The maximum current of a regulator is only one limiting factor. Another, usually more restrictive, limitation, is the total power dissipation. With a linear regulator like the 7805, the power dissipated by the regulator will be equal to the difference between the input voltage and the output voltage multiplied by the output current. So if your regulator is providing 5V@660mA from a 9V supply, the regulator is dissipating (9-5)*0.660 = 2.64W. If you have a regulator in a TO220 package attached to a heatsink, that could be okay, but without a heatsink the regulator will likely get too hot.
To check, you would need to look up the relevant thermal resistance of the package and multiply this by the dissipated power. This will give you an estimate of the difference between the internal temperature of the regulator's die and either the ambient temperature or the temperature of the heatsink tab, if your regulator has such a tab. Add that temperature to the ambient or heatsink temperature, and compare this to the maximum rated die temperature of the IC. Note that since the die temperature will depend on the ambient temperature, you may find that the die temperature will exceed ratings in some conditions, but not others. So it's important to know the environmental conditions in which your system will operate.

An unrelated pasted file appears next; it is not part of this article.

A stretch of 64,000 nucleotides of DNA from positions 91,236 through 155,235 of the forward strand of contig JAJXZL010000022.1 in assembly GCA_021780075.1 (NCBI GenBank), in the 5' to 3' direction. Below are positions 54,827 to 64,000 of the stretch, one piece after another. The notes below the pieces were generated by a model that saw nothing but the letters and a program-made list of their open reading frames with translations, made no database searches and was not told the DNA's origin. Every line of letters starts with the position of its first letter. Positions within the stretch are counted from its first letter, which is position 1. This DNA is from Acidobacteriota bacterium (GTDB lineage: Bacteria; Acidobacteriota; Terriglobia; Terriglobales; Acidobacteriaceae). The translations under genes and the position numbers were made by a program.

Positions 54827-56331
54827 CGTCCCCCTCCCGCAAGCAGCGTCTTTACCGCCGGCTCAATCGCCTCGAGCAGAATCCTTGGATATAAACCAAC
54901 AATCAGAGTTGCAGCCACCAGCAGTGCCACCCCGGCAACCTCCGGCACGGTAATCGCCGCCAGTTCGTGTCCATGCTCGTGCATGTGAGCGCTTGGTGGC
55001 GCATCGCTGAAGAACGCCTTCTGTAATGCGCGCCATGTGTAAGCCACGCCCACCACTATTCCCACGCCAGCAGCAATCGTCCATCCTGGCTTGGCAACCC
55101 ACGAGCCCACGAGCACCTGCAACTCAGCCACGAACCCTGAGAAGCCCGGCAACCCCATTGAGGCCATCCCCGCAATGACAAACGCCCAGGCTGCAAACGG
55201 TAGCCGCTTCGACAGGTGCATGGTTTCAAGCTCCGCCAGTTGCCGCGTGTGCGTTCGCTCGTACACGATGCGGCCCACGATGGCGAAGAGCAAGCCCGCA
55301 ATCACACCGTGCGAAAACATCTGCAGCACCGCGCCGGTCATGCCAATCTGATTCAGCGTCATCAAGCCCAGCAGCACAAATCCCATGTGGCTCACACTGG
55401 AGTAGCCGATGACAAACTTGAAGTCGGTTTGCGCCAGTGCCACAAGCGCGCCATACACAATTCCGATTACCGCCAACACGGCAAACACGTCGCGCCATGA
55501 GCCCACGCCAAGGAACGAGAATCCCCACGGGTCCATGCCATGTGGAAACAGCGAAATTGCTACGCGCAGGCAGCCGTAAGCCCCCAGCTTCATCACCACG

Also note that when a heatsink is involved, its thermal resistance will come into play as well. If you know the approximate thermal resistance of your heatsink in your expected operating conditions, then you can add the heatsink's thermal resistance to the regulator package's thermal resistance, and obtain a total thermal resistance between the die and the ambient air. However, the performance of a heatsink is highly dependent on airflow conditions, so in some cases the heatsink's characteristics must be measured in situ (or carefully simulated) for accurate results.